â€œHolding forth the word of life; that I may rejoice in the day of Christ, that I have not run in vain, neither laboured in vain.â€ (Philippians 2:16)
by Henry Morris III, M. of Div.
he Bible is always the best commentary on itselfâ€”especially when the word or phrase is not frequent. In this case, â€œthe word of lifeâ€ is only used twice and might be interpreted in various ways without this qualifier: â€œThat which was from the beginning, which we have heard, which we have seen with our eyes, which we have looked upon, and our hands have handled, of the Word of lifeâ€ (1 John 1:1).
In the context of Philippians 2, the emphasis is obviously on the person and work of our Lord Jesus. We who bear His name are His â€œsonsâ€ and are charged with the responsibility of being â€œlightsâ€ (Philippians 2:15) to a world that is steeped in darkness. The light that we shine is the word of lifeâ€”and that is, according to the Scriptures, the person and work of Jesus Christ.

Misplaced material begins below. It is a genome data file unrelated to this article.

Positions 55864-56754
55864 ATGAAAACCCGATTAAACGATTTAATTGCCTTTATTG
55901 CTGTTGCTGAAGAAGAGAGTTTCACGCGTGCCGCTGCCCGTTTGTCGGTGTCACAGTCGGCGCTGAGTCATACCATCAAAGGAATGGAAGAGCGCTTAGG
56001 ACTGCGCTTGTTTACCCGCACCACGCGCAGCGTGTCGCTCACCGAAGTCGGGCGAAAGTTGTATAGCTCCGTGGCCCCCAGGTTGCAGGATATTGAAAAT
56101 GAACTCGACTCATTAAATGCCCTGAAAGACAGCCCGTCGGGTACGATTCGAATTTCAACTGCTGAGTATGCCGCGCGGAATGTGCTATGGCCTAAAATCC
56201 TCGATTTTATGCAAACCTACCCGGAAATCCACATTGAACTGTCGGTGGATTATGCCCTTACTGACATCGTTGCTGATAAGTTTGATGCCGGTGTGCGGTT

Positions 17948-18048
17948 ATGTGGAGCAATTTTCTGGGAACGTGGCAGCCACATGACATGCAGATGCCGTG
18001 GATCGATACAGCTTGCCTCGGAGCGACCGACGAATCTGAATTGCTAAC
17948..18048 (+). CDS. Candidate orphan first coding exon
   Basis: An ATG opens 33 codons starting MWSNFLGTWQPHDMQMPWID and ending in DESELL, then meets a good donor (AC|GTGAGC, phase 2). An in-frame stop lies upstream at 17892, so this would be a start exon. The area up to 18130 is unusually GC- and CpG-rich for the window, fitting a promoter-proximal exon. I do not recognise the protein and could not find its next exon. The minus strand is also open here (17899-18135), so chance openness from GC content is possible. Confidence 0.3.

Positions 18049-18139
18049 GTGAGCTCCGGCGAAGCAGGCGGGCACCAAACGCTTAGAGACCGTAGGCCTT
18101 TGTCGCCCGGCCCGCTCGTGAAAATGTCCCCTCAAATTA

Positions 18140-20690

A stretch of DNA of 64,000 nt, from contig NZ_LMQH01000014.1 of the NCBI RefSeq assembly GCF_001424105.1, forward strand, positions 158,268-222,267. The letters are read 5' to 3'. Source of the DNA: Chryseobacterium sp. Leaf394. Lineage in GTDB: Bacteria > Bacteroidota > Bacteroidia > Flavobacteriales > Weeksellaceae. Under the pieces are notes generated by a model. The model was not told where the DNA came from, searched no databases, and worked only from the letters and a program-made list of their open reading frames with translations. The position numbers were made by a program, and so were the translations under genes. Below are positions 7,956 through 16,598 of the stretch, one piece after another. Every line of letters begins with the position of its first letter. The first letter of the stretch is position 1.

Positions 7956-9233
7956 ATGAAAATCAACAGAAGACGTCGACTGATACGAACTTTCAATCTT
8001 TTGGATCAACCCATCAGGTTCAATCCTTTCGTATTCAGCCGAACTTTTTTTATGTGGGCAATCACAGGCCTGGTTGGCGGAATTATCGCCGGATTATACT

Thus, the word of life must certainly involve who Christ is (Creator, Lord, incarnate Word, King) as well as the â€œglorious gospelâ€ of salvation by grace (2 Corinthians 4:4). Charged with the responsibility of â€œholding forth the word of life,â€ we are to be â€œthe ministers of Christ, and stewards of the mysteries of Godâ€ (1 Corinthians 4:1). Thus, we should be well-versed in the written Word, since Jesus specifically said: â€œSearch the scriptures . . . they are they which testify of meâ€ (John 5:39).
Ultimately, of course, our â€œlightâ€ comes from â€œthe Light.â€ Since we have been delivered â€œfrom the power of darknessâ€ (Colossians 1:13) by our Lordâ€™s substitutionary atonement, we who â€œwere sometimes darknessâ€ are now â€œlight in the Lord: walk as children of lightâ€ (Ephesians 5:8). HMM III